There is no response from the Russian controller, so I push the button again. “Aircraft passing position NIDIR on Alpha 845 at 11,100 meters, say your call sign.” That airplane should be on our frequency but there’s no response again.

My right face cheek muscle is twitching uncontrollably for some reason, but I try to ignore it and press on. There are volumes of training procedures and regulations flowing through my mind. What should I be doing right now?

This whole event took place in probably a minute. The autopilot is now re-engaged, and we have a second to breathe.

“Holy Sheet… Holy Sheet!” Martin just kept repeating “Holy Sheet” in his Dutch accent. I pressed on with communicating. “KLM 877 is returning to 11,100 meters standard.” Finally, a distant voice comes through my headset and says, “KLM 877 what are you saying? I don’t understand you.”

I continue to attempt to get my point across to the Russian interpreter that we just missed another airplane and we needed to have the radar tapes marked and file a near-miss incident report. Not sure the Russians can even do this, but this is what we’d ask for in the States.

I notice the two guys in blue pajamas are standing behind us, along with the lead purser from the cabin. The captain is about six foot four with a commanding, deep voice. He calmly asks, “Wat is er gebeurdwhat?” (What happened?) Marten resorts to his native language and unloads in rapid fire, with his hands gesturing everywhere.

Radar
Russian radar at the time didn’t necessarily show every airplane.

The first priority was checking on the passengers. We were lucky that almost everyone was asleep and there were no food carts out. There were a few screams heard by the flight attendants and lots of drinks spilled but no injuries.

After several minutes of discussion, the crowd leaves. The captain goes back and changes into his uniform and returns with the other copilot. “Okay then. It’s time for you two to have a break and we will take over.” My wobbly appendages struggle to life, as I try to get out of the seat without doing a faceplant across the center console. I guess it will help if I first unbuckle the seatbelt. The captain reclaims his throne and Marten now vacates his seat.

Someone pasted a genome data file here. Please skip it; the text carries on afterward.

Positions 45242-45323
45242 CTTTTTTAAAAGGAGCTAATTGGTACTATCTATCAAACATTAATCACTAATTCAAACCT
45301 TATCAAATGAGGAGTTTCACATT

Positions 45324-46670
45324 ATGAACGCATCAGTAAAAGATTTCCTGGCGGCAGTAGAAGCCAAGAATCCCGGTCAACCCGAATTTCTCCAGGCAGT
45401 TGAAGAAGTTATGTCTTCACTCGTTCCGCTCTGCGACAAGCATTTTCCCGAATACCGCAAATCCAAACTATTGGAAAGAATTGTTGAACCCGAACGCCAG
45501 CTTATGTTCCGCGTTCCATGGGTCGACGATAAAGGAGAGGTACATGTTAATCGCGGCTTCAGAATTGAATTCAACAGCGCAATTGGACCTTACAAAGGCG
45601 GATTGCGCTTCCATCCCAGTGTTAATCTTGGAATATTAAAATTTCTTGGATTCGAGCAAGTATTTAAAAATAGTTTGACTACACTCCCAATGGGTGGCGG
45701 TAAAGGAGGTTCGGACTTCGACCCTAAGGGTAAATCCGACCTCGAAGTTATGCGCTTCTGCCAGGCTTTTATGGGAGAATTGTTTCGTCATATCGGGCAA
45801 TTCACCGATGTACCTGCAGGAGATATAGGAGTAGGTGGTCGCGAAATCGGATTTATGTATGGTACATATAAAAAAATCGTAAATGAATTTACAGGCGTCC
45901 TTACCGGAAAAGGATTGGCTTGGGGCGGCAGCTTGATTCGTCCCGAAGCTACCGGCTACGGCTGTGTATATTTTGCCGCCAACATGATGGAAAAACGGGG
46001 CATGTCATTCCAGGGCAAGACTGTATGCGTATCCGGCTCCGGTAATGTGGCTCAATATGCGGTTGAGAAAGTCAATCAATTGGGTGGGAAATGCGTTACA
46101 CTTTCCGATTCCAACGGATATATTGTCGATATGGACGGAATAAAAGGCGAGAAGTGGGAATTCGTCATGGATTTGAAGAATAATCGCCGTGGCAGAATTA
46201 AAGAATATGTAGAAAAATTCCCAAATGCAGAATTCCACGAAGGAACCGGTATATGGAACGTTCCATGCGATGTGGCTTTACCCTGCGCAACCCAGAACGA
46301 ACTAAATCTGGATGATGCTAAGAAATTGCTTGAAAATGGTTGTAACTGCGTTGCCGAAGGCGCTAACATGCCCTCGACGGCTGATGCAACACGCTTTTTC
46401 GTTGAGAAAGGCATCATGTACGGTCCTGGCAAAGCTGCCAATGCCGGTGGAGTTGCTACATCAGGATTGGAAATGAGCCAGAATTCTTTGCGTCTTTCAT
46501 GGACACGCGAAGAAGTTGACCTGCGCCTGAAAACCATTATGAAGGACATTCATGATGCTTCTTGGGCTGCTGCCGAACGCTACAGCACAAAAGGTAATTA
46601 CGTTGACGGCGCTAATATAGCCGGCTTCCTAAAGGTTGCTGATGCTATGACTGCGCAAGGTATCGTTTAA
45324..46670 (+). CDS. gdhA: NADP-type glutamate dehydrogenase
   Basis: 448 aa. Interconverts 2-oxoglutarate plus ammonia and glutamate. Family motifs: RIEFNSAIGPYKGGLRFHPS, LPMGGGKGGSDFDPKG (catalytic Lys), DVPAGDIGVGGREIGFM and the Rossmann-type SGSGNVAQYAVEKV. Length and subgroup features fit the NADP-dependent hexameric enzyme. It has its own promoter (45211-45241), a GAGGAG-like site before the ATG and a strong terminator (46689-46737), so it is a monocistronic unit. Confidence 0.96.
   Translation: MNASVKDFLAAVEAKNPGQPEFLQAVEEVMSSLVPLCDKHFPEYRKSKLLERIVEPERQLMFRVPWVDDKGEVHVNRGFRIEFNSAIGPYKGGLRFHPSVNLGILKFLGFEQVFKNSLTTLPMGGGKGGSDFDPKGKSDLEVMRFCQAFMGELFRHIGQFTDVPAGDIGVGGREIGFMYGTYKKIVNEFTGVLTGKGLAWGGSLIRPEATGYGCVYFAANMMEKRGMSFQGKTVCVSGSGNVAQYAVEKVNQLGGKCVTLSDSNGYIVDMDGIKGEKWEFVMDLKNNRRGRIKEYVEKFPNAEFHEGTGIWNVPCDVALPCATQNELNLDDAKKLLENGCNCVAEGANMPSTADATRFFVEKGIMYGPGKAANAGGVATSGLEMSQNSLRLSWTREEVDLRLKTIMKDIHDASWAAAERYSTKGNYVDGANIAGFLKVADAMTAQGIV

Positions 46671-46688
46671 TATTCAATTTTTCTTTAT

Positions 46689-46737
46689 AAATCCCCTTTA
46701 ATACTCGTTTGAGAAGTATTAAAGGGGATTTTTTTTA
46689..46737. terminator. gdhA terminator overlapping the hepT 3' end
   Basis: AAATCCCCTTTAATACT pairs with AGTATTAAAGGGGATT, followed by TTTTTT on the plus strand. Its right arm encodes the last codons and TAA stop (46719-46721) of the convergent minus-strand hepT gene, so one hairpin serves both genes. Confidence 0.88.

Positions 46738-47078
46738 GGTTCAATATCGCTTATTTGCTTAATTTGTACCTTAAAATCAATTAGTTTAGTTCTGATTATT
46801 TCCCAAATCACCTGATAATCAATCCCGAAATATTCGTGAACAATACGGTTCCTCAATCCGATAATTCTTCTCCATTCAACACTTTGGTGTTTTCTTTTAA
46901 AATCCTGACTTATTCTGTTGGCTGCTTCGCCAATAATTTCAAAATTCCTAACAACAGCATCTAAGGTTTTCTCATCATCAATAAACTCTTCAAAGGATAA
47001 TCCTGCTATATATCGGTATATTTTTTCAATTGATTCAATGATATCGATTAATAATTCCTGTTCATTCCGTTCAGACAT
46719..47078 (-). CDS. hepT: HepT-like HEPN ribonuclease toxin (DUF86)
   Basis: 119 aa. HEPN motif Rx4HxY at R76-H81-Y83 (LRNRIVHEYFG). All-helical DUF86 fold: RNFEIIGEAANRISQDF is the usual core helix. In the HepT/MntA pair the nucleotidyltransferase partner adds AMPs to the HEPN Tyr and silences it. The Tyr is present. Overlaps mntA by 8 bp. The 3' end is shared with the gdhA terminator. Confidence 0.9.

We go into our bunk room suite. Marten is still muttering “Holy Sheet” as he fumbles with the sweatpants. I comment that the captain took that surprisingly well. Marten tells me that in 1989, the same guy was the pilot in command of the KLM flight that inadvertently flew into a volcano ash cloud in Alaska and lost all four engines. He was also sleeping in the bunk when that happened.

About a week later, I’m back home in Holland. A bright yellow Mercedes pulls into my gravel driveway. It’s Marten and he has news about our near miss.

Martin tells me that the other airplane that night was a Russian built Antonov An-124 Ruslan, one of the largest military cargo airplanes ever built and bigger than our 747.

About 20 minutes before our encounter, Russian ATC cleared the opposite direction Antonov to climb to an altitude above our cruising altitude. The lumbering giant takes longer than expected to get up to its approved height, but the controllers and Antonov crew don’t happen to notice this. It was pure bad luck that they crossed our altitude as we crossed paths.

The controller cleared the Antonov crew in Russian and we did not pick up the exchange. We do our best to listen to radio calls that impact our flight, but we didn’t understand the foreign language.